US sanctions that were lifted under 2015 nuclear deal will resume unless Donald Trump waives them again on May 12. Trump has effectively set that as a deadline for European powers to "fix the terrible flaws" of the deal.
Donald Trump will regret it if he pulls out of the nuclear deal with Iran, President Hassan Rouhani said on Monday, warning the US president that Tehran's response would be stronger than he thinks.
US sanctions that were lifted under the Joint Comprehensive Plan of Action (JCPOA) of 2015 will resume unless Trump waives them again on May 12. Trump has effectively set that as a deadline for European powers to "fix the terrible flaws" of the deal.
"The new US president - who has big claims and many ups and downs in his words and actions - has been trying for 15 months to break the JCPOA ... but the structure of the JCPOA is so strong that it has not been shaken by such quakes," Rouhani said in a speech broadcast live on state television.
"Iran will not violate the nuclear deal, but if the United States withdraws from the deal, they will surely regret it. Our response will be stronger than what they imagine and they would see that within a week."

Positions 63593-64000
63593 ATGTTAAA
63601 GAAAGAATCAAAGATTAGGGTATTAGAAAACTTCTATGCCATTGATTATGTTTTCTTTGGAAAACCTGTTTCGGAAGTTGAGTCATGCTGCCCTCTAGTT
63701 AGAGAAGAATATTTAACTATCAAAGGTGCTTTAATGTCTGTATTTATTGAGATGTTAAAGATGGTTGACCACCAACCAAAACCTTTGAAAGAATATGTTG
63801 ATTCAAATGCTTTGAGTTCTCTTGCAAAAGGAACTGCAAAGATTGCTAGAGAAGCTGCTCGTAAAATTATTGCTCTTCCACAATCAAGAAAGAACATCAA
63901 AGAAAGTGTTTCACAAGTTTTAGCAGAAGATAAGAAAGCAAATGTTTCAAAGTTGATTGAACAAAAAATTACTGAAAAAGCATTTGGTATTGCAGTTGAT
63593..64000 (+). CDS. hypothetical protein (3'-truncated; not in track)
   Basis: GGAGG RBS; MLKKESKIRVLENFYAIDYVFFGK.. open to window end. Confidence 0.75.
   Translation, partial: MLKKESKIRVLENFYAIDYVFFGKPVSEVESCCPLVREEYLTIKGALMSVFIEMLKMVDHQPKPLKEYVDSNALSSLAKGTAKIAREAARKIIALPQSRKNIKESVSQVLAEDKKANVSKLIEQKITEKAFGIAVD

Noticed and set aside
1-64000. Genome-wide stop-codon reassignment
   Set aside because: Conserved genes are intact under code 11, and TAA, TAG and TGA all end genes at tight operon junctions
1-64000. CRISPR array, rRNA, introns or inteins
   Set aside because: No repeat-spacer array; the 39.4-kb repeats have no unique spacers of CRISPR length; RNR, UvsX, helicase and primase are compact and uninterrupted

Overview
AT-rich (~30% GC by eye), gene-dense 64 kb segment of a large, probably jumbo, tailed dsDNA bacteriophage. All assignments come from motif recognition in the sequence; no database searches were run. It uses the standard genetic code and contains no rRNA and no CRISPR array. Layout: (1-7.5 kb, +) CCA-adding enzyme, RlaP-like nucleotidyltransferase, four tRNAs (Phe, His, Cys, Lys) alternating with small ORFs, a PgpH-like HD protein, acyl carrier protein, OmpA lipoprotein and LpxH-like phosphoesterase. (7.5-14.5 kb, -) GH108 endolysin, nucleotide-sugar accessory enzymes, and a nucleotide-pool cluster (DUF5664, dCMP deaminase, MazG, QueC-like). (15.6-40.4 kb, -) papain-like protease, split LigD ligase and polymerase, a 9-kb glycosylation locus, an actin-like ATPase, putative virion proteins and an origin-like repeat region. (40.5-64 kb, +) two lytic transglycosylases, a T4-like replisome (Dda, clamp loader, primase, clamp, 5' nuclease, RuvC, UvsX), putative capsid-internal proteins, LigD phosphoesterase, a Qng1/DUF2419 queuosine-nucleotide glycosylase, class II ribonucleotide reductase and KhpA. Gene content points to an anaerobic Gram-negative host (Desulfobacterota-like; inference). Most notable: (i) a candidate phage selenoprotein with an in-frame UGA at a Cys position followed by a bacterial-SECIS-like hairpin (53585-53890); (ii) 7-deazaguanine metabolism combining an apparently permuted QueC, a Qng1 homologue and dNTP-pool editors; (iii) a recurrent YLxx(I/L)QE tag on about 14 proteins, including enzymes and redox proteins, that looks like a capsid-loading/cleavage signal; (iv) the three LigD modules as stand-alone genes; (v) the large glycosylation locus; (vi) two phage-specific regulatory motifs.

Iran has warned that it would ramp up its nuclear programme if the JCPOA collapses, to achieve a more advanced level than before the deal.
Rouhani was speaking as Tehran marked National Nuclear Technology Day and unveiled what it said were its latest nuclear achievements including a nuclear battery and centrifuges for the oil industry.
JCPOA without US
Rouhani said Iran has been preparing for every possible scenario, including a JCPOA without the US - which would still include European signatories, China and Russia - or no deal at all.
France, Britain and Germany are seeking to persuade their EU partners to back new sanctions on Iran, as a way to persuade Trump to stick with the nuclear deal curbed on Iran's nuclear activities in return for sanctions relief.
Those sanctions would not involve measures that were lifted under the nuclear deal but would target individual Iranians that the EU believes are behind Iran’s ballistic weapons programme and its support for Syrian regime leader Bashar al-Assad.
Rouhani said on Monday that Iran’s missile capabilities were purely defensive.
"We will produce any weapons necessary to defend our country in such a volatile region. But we will not use our weapons against our neighbours," Rouhani said.
Iran's currency hit a new low on Monday on continued concerns over a return of crippling sanctions if Trump carries out his threat.
The US dollar jumped in a day from 54,700 rials to 58,000 rials in the open market in Tehran, local media reported. A dollar was 36,000 rials in mid-September.